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Canadian Guidelines Recommend Meats as Baby’s First Solid Food

Mom&Me

In a major departure from conventional advice, new Canadian guidelines say parents should be offering their six-month-old infants iron-rich foods like pork, beef, fish, poultry, tofu, beans and eggs two or more times a day on a daily basis.

The recommendations are ground breaking. Previously, it was advised that babies start out eating infant cereals, followed by fruits and vegetables, then meats as they transition to solid foods. But when you look at the science, there is no reason to do that.

Experts from Health Canada, Canadian Paediatric Society, Dietitians of Canada, Breastfeeding Committee for Canada and the Public Health Agency of Canada state the rationale for this change in infant feeding practices is two-fold:

  • Iron is critical for a baby’s growth and cognitive, neurological, motor and behaviour development.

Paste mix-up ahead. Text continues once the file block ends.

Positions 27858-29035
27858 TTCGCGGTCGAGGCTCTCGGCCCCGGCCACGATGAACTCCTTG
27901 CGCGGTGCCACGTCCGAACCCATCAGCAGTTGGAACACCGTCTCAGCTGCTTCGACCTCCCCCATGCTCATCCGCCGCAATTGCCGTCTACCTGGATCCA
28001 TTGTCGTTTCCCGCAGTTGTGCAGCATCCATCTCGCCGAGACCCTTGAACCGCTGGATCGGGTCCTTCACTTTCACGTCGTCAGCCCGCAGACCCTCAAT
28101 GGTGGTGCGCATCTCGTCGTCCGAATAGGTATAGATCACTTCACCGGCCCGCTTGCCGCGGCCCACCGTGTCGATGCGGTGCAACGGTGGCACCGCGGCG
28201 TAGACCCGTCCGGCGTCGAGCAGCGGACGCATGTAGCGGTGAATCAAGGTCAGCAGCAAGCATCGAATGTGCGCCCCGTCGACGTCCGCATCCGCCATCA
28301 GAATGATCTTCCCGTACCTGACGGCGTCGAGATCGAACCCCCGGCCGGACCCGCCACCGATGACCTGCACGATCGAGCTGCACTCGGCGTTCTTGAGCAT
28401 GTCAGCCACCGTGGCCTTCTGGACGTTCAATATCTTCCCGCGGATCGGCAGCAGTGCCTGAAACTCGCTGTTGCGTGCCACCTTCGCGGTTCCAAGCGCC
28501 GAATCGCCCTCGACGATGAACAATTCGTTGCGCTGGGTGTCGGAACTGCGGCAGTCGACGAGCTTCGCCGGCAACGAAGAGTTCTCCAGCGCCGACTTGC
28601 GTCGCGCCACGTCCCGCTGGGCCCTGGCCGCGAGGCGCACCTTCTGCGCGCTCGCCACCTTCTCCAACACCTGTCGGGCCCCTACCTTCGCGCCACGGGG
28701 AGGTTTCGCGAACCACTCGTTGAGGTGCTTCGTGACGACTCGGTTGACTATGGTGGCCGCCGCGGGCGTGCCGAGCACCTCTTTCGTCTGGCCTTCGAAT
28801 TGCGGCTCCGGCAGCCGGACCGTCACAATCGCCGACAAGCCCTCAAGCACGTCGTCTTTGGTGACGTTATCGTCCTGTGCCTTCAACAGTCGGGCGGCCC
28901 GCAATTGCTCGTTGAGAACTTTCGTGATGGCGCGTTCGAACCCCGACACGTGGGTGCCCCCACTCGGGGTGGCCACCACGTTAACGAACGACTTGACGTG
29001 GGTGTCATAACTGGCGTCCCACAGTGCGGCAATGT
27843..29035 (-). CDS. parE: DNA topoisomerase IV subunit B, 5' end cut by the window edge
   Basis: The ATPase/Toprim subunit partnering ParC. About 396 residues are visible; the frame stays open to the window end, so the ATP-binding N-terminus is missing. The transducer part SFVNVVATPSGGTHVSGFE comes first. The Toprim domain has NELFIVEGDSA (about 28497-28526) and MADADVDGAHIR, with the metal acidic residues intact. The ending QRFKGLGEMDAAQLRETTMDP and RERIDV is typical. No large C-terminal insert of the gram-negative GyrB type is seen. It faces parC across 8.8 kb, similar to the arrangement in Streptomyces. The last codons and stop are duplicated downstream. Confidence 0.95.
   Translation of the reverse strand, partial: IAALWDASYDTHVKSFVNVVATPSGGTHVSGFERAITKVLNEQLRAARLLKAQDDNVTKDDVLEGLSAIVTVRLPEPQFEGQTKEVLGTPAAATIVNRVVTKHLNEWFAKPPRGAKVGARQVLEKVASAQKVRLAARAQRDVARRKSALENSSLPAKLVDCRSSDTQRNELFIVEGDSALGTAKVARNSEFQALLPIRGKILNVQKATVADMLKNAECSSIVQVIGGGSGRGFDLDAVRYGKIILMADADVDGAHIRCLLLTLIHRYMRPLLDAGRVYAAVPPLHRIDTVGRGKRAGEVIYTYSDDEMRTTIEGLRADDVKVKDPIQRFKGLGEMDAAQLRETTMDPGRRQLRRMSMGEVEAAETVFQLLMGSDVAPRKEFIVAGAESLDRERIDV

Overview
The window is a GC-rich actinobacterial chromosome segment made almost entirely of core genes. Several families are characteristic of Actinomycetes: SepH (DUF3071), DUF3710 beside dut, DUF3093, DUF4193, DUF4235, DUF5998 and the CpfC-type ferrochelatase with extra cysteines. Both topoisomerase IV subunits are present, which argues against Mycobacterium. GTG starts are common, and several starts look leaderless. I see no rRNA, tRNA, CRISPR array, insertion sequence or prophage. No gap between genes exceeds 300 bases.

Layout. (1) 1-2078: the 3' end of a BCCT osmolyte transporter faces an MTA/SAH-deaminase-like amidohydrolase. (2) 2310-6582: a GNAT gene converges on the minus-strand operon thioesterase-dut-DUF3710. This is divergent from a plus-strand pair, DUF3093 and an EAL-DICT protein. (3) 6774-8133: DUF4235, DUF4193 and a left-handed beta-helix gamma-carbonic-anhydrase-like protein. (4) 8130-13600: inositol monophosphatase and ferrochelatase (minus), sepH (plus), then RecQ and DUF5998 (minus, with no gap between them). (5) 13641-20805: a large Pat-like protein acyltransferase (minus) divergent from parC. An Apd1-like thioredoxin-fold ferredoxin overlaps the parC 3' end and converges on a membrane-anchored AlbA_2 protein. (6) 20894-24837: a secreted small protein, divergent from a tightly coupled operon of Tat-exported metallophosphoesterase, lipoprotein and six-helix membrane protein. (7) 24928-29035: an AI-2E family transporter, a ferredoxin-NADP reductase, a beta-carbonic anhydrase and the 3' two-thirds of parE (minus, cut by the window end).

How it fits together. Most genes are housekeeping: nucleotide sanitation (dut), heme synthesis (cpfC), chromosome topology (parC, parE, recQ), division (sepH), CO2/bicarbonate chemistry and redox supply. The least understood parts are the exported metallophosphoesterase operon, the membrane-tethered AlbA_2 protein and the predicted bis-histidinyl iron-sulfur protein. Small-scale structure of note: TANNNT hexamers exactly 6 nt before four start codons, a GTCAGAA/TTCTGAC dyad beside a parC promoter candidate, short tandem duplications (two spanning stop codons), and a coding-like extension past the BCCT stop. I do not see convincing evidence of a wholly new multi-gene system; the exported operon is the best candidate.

• By about six months, a baby’s iron stores start to diminish and those solely fed breast milk will not meet their iron requirements and are in danger of becoming anemic or iron-deficient. Iron deficiency during infancy and childhood may affect proper brain development, which is irreversible.

A recent national survey* revealed 70 per cent of Canadian mothers are unaware that babies seven to 12 months need 11 mg of iron per day – that’s nearly 40 per cent more than is required of a full-grown man!

Nature has provided delicious, iron-rich pork perfectly compatible with the way humans absorb iron – very efficiently. Adding meat to a meal also helps our bodies absorb up to four times the amount of iron from other foods like green vegetables, bread and cereals. Given the small size of baby’s stomach, serving meat at each meal make good nutritional sense.

Meats are an anchor in a healthy meal for the family. Now six-month-old infants can (and should) enjoy meats as the foundation of their meals too. 

For more information, see Baby at the Table and Toddler Approved.